Why Bobby Flay Refuses To Put Tomatoes In Guacamole

Bobby Flay has expressed some strong opinions over the years, but perhaps none is as controversial as his stance that tomatoes have no place in classic guacamole.

In an Instagram video shared before Super Bowl LVIII, the celebrated chef and Food Network television star insisted that the best guacamole contains only five ingredients: avocado, cilantro, chili pepper (serrano or jalapeño varieties preferred), lime, and red onion. Notably absent was tomato, although the New York City native admitted a general fondness for plum tomatoes. Flay also mentioned that one of his best friends — opera diva Isabel Leonard — likes tomato in her guacamole, but was quick to note that he finds the fruit mealy in terms of taste, and believes it obscures the dip's essential flavors.

Yes, salt and pepper are acceptable for seasoning, as Flay has acknowledged in the past. The chef doesn't even mind a bit of canola oil. But tomato, he argues, is not appropriate and does not belong in guacamole. This judgment, predictably, sparked some pushback on social media, including from those who argue that both tomato and garlic are essential guacamole ingredients. One commenter, meanwhile, suggested tomatillo as an alternative to tomato, a perspective that, like Flay's, diverges from the ancient origins of guacamole and its traditional components.

Many celebrity chefs disagree with Bobby Flay

Yes, when the ancient Aztecs first made guacamole in the 14th century, tomatoes were a signature ingredient, alongside avocados, salt, and chilies. So, Bobby Flay's stance on tomatoes is at odds with the traditional Mexican recipe, where guacamole originated.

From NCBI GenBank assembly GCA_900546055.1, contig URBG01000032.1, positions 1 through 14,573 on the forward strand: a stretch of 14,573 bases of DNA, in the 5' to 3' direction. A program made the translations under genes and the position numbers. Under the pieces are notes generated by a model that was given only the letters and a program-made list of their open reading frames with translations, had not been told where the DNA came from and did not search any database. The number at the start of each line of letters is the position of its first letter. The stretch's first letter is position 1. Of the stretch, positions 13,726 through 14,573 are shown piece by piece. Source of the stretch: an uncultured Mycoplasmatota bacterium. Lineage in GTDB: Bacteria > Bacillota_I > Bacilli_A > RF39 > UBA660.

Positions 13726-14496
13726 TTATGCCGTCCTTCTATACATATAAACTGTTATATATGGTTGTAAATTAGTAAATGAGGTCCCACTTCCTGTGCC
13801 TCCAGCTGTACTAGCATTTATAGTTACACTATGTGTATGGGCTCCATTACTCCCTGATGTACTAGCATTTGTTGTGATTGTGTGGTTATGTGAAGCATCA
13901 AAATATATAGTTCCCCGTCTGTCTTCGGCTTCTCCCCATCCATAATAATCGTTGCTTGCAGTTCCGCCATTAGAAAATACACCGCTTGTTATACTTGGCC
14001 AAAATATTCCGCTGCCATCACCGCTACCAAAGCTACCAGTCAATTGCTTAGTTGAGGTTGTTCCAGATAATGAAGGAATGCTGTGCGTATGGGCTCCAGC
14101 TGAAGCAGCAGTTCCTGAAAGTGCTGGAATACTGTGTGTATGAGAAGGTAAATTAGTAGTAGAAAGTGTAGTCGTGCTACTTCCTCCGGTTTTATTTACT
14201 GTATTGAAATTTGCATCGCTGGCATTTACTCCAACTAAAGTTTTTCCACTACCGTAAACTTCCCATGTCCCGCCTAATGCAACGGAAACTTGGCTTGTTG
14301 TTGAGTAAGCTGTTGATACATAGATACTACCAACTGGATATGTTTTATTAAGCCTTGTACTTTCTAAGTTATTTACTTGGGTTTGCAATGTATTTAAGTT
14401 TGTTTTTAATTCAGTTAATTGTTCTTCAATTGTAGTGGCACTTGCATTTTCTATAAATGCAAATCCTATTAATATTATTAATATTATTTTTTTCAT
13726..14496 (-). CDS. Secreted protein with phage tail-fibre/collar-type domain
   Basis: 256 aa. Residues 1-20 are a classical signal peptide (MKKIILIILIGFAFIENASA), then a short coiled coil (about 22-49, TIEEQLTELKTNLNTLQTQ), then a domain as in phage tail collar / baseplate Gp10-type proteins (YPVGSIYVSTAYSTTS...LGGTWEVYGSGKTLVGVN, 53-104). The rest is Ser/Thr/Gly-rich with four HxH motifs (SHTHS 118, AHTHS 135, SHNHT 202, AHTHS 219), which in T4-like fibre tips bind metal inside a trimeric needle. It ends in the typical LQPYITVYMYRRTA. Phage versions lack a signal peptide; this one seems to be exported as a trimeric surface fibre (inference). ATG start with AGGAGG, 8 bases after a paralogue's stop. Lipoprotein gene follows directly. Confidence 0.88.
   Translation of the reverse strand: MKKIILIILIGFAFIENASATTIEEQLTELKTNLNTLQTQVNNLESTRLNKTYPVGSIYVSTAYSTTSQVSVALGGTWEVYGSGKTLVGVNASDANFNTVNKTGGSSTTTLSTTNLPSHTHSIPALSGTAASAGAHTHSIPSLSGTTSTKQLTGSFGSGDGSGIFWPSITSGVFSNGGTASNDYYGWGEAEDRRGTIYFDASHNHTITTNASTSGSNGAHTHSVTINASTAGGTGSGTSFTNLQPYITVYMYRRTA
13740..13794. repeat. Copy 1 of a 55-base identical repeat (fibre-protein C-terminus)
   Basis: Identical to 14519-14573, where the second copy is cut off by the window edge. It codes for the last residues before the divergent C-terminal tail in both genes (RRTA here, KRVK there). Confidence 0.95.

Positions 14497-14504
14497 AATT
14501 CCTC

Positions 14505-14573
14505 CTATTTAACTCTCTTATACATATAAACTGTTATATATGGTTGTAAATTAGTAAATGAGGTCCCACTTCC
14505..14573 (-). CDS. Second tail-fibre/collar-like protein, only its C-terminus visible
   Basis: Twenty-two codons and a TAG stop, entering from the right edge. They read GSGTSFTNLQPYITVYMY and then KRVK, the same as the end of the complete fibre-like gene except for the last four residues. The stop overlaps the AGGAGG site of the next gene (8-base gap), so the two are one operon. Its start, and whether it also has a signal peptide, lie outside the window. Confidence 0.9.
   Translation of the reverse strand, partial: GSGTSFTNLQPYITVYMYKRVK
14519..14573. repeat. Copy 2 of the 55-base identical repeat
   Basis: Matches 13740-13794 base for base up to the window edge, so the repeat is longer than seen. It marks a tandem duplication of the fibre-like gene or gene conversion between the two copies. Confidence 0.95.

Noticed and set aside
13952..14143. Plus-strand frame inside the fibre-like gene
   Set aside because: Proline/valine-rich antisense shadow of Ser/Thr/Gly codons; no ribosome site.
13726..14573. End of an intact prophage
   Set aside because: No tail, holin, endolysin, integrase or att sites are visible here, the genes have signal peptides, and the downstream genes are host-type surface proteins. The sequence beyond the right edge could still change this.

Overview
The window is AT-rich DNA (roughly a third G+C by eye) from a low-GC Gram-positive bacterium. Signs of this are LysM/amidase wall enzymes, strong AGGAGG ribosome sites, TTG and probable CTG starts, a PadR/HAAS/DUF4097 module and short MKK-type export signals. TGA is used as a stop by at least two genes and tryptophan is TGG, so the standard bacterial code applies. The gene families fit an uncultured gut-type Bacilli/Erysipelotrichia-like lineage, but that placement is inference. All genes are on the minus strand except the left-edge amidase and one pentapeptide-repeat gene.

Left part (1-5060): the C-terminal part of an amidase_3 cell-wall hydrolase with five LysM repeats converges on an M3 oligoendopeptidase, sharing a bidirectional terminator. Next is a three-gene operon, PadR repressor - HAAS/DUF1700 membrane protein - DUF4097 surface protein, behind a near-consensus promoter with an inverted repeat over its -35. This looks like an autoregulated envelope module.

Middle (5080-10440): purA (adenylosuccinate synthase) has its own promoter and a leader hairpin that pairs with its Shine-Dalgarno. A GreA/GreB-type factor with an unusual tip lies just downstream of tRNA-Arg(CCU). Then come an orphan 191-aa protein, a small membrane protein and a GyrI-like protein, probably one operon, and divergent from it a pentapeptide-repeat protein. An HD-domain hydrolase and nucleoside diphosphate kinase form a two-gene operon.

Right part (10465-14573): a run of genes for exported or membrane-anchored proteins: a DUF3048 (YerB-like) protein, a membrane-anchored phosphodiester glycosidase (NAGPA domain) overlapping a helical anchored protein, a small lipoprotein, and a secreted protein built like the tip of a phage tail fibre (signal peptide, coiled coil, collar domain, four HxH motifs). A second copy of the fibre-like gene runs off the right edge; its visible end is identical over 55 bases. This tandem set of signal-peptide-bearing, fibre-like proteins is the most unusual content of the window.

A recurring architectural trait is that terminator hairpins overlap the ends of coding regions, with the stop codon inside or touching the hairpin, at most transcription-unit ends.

Perhaps that's why many celebrity chefs include tomatoes in their guacamole recipes. For instance, Gordon Ramsay prefers plum tomatoes, one of the best varieties for sauces. Chef Aarón Sánchez opts for Roma tomatoes, but agrees that the fruit is essential. Jamie Oliver, a cherry tomato advocate, and Ina Garten, who recommends using an entire medium-sized tomato, also include the ingredient in their guac recipes. Martha Stewart, notably, is among a small group of celebrity tastemakers who agree with Flay that tomatoes should not be included.

In Flay's defense, his beliefs have never wavered on this matter. Several years ago, when he shared a brunch-based guacamole recipe for the Food Network, tomatoes were nowhere to be found. The ingredients were the same as he shared for the Super Bowl LVIII, with Hass avocado (the most popular variety in the U.S.) noted as the preferred base, which Flay likes chunky rather than pureed. He also added that tortilla chips were his preferred snack option for dipping.

Why Flay believes in a 5-ingredient guacamole

When you've hosted or served as a judge on as many Food Network shows as Bobby Flay, not every opinion receives universal acclaim. However, there's reasoning behind Flay's takes, from his favorite barbecue sauce to his preference for a five-ingredient guacamole over a six-ingredient one.

Flay's recipe is informed by 30 years of experience cooking in restaurant kitchens, much of it with Mexican cuisine. One of Flay's first major New York City restaurants, Mesa Grill, specialized in Tex-Mex flavors. An offshoot, Mesa City, was known for its signature guacamole (also known as avocado relish).

In his much-discussed Instagram video, the chef shared his thoughts on what makes great guacamole, and why he includes only a handful of ingredients. Avocado is the base of the popular dip, and according to Flay, the role of the other ingredients is to enhance its flavor. Red onion provides a crunchy texture, while lime adds an acidic backbone. The peppers contribute spiciness, and cilantro adds brightness. Tradition might argue against the omission of tomato, but based on Flay's track record, his guacamole is definitely worth a taste test.